Friday, July 15, 2005

Torture Revisited

Andrew Sullivan has essential reading on the newly released Schmidt Report which "defines humane down," essentially characterizing the abuses that occurred at Gitmo as unfortunate but consistent with "humane treatment."
The kind of techniques used in Abu Ghraib - sexual humiliation, hooding, use of dogs, tying prisoners up in "stress positions", mandatory nudity, humiliating prisoners for their religious faith, even the famous Lynndie England leash - were all developed at Guantanamo Bay under the strictest of supervision. What we were told were just frat-guy, crazy techniques on the night shift - had been deployed by the best trained, most tightly controlled, most professional interrogation center we have. The Schmidt report argues that, while some of this was out of bounds, it was only because of some extra creativity, not because the techniques themselves were illicit, or unauthorized by Rumsfeld and Bush. Abu Ghraib is and was policy - just policy absorbed by ill-trained, unprofessional hoodlums. But those hoodlums didn't get their ideas from thin air. They got them from the Pentagon and the White House.

And Sullivan's conclusion:
What you call this is semantic and subjective. But we do know one thing. When president George Bush said that the vile practices recorded at Abu Ghraib did not represent America, he was right. They don't. They represent his administration and his policies. Of that there can no longer be any reasonable doubt.

-- Eric

Wednesday, July 13, 2005

Karl Rove Part II

It is Karl Rove mania here in DC right now.

First, this Byron York story was published in National Review, which features an interview with Rove's lawyer, Donald Luskin. At the end, Luskin does not deny that Rove leaked the fact that Wilson's wife worked for the Agency. Thus, Rove should still be fired.

For a thoughtful look at the journalistic principles involved in the whole sordid affair, check out this piece by Jacob Weisberg, the editor of Slate who always thinks outside-the-box. Weisberg contends that journalists need not protect sources whose motivation is to "lie and manipulate the press." I agree. If Rove - or someone else - was trying to cow those opposed to the war in Iraq by leaking Plame's identity, and given that The Times has exhausted all of the legal avenues they possibly could, I think Judith Miller should feel comfortable revealing the identity of the leaker.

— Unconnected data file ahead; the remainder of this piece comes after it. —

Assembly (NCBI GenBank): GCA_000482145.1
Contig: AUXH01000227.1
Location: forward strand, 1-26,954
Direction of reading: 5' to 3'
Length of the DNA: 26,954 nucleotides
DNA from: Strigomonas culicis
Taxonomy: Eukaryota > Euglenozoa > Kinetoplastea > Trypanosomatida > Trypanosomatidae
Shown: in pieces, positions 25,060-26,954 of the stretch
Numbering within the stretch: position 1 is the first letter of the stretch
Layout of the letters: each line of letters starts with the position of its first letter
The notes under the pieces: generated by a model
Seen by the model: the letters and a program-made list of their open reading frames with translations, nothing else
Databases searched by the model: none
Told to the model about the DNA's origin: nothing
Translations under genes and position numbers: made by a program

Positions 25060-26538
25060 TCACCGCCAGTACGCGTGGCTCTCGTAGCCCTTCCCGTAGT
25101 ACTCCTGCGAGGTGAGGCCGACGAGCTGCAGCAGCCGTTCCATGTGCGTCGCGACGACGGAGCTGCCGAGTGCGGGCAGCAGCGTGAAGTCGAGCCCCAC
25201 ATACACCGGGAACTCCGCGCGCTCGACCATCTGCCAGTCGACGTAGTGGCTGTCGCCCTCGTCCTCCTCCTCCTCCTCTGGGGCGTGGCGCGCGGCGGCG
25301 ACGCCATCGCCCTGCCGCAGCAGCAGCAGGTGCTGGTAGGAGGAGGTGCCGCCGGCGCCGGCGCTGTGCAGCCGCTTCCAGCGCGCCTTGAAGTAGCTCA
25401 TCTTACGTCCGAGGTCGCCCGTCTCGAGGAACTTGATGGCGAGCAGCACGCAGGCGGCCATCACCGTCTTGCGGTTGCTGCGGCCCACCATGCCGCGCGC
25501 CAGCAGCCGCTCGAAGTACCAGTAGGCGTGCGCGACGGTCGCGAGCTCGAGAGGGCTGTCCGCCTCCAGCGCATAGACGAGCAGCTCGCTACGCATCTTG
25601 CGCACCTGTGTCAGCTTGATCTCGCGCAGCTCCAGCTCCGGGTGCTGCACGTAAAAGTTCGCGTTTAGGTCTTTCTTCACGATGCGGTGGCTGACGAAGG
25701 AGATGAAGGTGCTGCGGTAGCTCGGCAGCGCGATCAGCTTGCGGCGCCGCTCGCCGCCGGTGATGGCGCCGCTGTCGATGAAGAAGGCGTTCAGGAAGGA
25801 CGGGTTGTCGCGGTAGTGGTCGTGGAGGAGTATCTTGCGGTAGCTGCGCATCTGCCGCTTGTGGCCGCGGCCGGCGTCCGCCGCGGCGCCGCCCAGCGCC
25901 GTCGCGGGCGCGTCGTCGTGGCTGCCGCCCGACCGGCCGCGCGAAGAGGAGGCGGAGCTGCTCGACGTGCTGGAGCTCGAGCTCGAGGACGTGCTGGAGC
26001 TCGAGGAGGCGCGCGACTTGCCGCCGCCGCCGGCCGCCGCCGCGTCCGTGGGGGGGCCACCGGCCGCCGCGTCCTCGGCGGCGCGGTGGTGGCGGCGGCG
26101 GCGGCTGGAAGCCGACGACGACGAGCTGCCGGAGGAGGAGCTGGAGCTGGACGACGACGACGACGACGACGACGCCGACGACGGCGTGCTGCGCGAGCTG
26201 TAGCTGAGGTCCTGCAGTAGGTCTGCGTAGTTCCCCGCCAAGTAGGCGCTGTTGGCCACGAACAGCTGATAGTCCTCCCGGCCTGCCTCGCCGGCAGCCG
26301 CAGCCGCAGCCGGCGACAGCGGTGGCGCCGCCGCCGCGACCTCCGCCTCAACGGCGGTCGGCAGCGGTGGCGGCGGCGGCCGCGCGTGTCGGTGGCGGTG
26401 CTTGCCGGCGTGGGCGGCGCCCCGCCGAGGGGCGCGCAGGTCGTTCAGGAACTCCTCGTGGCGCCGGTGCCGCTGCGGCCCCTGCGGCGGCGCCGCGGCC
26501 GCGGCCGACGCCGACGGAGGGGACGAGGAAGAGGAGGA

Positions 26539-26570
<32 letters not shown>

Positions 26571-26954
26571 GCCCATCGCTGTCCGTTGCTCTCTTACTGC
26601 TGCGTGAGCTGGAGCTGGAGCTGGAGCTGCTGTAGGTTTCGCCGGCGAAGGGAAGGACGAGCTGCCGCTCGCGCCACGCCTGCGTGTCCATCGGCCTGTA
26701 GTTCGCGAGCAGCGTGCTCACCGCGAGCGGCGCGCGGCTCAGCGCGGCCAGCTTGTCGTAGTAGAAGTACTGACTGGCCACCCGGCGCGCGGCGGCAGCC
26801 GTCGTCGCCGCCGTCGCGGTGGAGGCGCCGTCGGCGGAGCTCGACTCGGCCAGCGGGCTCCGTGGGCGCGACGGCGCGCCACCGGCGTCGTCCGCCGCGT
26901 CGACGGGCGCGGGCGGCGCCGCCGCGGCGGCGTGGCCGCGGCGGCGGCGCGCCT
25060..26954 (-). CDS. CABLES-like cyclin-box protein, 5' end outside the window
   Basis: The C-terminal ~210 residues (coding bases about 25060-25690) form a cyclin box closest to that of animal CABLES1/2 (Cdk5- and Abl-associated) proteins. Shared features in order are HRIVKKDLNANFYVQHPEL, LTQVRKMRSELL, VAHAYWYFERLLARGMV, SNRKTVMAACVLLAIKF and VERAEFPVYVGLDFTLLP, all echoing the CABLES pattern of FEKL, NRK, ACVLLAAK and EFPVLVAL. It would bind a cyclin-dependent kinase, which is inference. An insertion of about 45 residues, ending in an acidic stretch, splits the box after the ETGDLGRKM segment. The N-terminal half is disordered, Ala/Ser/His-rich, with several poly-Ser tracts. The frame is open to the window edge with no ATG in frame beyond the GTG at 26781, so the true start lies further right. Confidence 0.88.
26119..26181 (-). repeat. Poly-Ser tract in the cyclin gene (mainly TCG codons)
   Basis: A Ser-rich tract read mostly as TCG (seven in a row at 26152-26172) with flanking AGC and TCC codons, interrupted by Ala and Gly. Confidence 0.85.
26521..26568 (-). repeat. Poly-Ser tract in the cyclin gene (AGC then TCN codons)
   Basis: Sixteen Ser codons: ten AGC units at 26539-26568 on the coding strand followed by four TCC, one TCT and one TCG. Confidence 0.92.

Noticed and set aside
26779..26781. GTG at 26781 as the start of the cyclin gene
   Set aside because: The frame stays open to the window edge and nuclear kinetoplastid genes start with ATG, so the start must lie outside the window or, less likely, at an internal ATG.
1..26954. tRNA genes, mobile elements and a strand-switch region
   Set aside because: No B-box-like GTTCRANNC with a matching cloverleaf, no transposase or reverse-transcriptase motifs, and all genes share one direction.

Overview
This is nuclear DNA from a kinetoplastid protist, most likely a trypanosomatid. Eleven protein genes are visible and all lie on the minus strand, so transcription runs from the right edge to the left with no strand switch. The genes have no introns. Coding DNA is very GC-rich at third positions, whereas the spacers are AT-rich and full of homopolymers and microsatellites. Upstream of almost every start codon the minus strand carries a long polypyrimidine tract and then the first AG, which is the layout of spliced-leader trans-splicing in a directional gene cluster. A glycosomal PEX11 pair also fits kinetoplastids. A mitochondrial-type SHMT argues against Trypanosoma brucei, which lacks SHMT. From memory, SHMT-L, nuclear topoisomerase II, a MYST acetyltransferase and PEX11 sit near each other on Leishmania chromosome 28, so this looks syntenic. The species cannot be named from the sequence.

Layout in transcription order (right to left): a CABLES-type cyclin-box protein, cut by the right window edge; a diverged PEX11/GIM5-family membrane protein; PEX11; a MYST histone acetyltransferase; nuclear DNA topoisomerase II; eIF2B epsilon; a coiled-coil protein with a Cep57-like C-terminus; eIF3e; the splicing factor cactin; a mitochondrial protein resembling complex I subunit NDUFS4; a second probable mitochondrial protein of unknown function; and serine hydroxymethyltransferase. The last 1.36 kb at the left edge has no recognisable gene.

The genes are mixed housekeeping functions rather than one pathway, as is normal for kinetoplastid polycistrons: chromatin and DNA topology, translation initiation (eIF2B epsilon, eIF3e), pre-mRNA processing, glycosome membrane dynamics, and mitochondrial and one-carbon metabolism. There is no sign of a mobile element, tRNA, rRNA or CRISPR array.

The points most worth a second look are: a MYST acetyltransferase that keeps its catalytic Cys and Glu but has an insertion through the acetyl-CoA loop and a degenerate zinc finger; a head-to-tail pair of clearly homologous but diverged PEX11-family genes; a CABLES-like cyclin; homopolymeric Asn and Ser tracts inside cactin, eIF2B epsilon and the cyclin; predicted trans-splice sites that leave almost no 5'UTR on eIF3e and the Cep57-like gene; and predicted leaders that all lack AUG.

-- Eric

Tuesday, July 12, 2005

Karl Rove

It has been revealed that Karl Rove told Time's Matthew Cooper that Ambassador Joseph Wilson's wife, Valerie Plame, worked for the CIA.

There are somewhat complex legal issues at play, but the most important revelation is simple to understand. Karl Rove, the White House's Deputy Chief of Staff, leaked information about an undercover CIA agent to a reporter. Even if he did not give her name and even if he did not know she was undercover, it would have been very easy for Cooper to have figured that out. If Rove knew she was undercover, which I believe he probably did, this is treason. And even if he didn't, he should be fired.

The White House previously characterized the idea that Rove was involved as "totally ridiculous" and promised that anyone involved would be fired. They are now saying they won't comment on the "on-going situation."

First, I have followed Joseph Wilson closely, read a lot of his book, watched him on Meet the Press, and even seen him speak in person. Though I respect what he has done in his career, he does strike me as someone promoting himself. A lot of what he has said in public has been proven to be untrue. But this case has nothing to do with Joseph Wilson. A White House official disclosed information that led to a public revelation of an undercover CIA agent. If a member of a John Kerry administration had done the same thing, we would be talking about impeachment hearings.

Second, Instapundit has been strangely silent on this topic. A few dilligent bloggers have documented this. It is telling that a confirmed compromise of national security would go uncovered by a blogger who typically reports on a minute-by-minute basis on that very topic.
-- Eric

Monday, July 11, 2005

Hitchens At His Best

In Slate today, Christopher Hitchens provides some perspective with respect to the current war in Iraq and U.S. intervention in Srebrenica a decade ago. What makes Hitchens uniquely convincing is his pedigree as a very liberal, almost socialist, thinker who fully supports Bush's foreign policy aims. Regular Exit145 readers may recall Eric's review of a public talk given by Hitchens a few weeks past and newer Exit145 readers can surely look forward to more reviews of his writing.

Here is a short exerpt, but the entire piece is worth a read.
Stepping lightly over easy-listening moral cretinism like that of the Times' editorialist, one ought nonetheless to accept the implied challenge about Afghanistan and Iraq. Those of us who have supported the rescue of both countries have had to put up with a great deal of slander lately. We have been accused of being thoughtless war-mongers, sinister neo-conservative cabalists, slaves to Halliburton, agents of Zionism, enemies of innocent Muslims, laptop bombardiers, armchair warriors, and much else besides. I generally find that these loud insults conceal a surreptitious note of queasy unease. We were right about Bosnia.